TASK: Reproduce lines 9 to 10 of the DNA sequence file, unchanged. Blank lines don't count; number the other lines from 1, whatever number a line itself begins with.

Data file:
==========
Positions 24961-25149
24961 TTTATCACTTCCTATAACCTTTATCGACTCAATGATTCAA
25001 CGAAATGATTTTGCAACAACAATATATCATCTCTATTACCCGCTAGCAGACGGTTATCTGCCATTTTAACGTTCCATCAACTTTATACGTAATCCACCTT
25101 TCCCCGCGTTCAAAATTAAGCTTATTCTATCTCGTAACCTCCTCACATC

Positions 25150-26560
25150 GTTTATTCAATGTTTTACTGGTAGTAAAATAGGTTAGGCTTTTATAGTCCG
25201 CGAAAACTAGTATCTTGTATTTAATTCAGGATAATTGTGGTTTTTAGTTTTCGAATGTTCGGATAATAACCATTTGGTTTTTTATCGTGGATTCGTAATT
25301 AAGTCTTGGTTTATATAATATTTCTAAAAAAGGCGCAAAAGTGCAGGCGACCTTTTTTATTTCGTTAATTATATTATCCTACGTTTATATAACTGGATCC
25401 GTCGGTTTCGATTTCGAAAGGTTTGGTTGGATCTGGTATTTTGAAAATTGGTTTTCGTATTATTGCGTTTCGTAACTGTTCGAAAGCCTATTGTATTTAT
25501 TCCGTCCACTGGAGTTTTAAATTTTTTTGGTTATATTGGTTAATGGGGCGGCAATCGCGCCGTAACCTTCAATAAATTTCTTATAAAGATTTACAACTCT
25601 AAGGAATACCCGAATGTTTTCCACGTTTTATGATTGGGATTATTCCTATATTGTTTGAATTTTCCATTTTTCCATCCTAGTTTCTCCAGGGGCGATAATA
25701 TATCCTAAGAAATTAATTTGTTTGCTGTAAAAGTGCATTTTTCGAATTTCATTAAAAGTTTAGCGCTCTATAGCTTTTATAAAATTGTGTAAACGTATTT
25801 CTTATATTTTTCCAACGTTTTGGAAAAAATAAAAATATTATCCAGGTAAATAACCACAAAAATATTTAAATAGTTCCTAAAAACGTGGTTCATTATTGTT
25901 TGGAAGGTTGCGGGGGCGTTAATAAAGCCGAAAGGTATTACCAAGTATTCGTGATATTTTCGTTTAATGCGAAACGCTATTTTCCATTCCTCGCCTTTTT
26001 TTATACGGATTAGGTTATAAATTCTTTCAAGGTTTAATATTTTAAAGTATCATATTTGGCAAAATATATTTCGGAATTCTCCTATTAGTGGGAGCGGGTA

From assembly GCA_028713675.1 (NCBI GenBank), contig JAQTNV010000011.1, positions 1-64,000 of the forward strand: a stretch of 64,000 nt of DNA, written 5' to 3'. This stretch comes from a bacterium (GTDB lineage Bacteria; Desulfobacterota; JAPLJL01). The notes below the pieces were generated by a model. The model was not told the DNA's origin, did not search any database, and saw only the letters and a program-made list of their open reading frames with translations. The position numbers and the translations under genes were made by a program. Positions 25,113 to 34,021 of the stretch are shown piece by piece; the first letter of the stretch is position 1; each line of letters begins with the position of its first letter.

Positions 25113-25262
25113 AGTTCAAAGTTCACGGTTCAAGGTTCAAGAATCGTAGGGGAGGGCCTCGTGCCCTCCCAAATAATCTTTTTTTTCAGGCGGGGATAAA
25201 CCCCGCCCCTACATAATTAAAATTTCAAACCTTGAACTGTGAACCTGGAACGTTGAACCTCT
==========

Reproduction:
25401 GTCGGTTTCGATTTCGAAAGGTTTGGTTGGATCTGGTATTTTGAAAATTGGTTTTCGTATTATTGCGTTTCGTAACTGTTCGAAAGCCTATTGTATTTAT
25501 TCCGTCCACTGGAGTTTTAAATTTTTTTGGTTATATTGGTTAATGGGGCGGCAATCGCGCCGTAACCTTCAATAAATTTCTTATAAAGATTTACAACTCT